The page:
Millions of children have peanut allergies, and some may have life-threatening reactions if accidentally exposed to them. Doctors have been testing daily doses of peanut flour, contained in a capsule and sprinkled over food, as a way to prevent that.
California-based Aimmune (AIM-yoon) Therapeutics said 67 percent of kids who had its treatment were able to tolerate the equivalent of roughly two peanuts at the end of the study, compared to only 4 percent of others given a dummy powder.
The study involved nearly 500 kids ages 4 to 17 with severe peanut allergies. They were given either capsules of peanut flour or a dummy powder in gradually increasing amounts for six months, then continued on that final level for another six months. Neither the participants nor their doctors knew who was getting what until the study ended.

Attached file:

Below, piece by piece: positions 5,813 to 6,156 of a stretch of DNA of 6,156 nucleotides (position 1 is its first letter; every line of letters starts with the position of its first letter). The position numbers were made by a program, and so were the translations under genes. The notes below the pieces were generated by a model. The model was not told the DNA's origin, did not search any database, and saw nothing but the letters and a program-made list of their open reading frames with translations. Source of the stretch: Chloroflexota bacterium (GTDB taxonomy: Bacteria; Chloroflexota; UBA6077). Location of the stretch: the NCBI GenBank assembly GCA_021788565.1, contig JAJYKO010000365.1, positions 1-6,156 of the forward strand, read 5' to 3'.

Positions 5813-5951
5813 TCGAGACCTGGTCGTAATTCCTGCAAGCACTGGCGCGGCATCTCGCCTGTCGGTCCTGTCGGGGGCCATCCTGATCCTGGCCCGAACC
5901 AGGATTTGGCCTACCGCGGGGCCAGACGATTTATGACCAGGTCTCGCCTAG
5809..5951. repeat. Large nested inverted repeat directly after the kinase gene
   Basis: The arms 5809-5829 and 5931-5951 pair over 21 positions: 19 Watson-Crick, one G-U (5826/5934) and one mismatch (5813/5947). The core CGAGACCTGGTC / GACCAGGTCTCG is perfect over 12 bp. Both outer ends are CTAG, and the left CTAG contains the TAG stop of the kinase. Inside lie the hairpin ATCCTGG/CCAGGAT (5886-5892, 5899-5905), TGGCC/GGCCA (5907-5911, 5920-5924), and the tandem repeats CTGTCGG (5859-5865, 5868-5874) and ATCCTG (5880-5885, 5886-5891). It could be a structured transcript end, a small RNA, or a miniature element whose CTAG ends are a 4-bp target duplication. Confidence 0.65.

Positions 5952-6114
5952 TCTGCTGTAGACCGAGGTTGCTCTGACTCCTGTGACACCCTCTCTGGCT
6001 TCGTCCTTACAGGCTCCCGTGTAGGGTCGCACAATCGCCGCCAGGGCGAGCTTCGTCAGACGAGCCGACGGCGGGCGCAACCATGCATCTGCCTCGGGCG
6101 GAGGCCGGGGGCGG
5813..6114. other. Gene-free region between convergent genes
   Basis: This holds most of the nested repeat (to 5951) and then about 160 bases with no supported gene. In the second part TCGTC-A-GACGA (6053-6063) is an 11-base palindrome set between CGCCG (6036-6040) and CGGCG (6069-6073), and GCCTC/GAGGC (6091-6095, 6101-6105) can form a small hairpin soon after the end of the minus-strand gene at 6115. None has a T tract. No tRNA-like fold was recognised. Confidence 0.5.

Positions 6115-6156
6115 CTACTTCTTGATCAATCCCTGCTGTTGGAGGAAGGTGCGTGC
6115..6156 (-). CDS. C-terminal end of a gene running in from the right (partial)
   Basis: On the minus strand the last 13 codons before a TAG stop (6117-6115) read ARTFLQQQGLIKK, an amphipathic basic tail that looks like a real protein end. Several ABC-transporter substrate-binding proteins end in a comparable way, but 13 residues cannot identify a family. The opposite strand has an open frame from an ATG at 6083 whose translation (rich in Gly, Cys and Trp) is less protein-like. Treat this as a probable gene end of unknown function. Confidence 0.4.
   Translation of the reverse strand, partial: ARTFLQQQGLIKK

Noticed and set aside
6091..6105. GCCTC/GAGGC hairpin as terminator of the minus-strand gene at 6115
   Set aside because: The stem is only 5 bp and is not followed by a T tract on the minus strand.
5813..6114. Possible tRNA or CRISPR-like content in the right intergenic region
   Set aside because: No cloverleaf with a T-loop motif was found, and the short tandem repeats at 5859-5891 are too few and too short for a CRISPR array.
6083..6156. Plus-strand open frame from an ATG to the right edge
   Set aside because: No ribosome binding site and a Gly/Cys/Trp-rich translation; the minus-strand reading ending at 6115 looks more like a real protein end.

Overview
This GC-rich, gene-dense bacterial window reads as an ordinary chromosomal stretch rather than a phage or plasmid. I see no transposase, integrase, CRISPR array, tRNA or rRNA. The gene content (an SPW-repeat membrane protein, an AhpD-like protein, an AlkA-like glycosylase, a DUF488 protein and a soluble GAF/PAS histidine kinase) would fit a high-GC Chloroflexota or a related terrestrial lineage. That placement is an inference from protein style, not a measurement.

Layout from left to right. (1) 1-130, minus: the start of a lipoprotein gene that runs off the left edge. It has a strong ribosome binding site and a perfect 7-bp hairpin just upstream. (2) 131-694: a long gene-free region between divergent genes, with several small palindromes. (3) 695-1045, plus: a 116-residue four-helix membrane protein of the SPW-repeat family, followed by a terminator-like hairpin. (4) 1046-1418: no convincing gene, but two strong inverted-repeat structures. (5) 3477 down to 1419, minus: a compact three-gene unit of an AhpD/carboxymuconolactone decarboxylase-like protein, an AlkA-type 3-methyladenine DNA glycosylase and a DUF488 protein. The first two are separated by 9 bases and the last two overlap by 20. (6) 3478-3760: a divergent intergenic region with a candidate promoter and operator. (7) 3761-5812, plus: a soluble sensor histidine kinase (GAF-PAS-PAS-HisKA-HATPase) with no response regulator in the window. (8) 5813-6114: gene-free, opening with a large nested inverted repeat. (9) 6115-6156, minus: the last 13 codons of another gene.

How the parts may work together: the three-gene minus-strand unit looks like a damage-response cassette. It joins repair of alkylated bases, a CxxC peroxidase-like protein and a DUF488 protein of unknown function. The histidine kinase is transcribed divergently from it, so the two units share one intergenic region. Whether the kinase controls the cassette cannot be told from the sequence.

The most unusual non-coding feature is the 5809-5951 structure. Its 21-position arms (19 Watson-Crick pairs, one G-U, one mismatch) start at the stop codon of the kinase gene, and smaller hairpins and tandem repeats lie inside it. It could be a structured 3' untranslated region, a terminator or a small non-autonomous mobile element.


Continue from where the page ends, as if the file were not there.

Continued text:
About 20 percent of kids getting the peanut powder dropped out of the study, 12 percent due to reactions or other problems.
The results have not yet been reviewed by independent experts, but will be presented at a medical meeting next month.
The company plans to file for U.S. Food and Drug Administration approval for the treatment by the end of this year, and for approval in Europe early next year.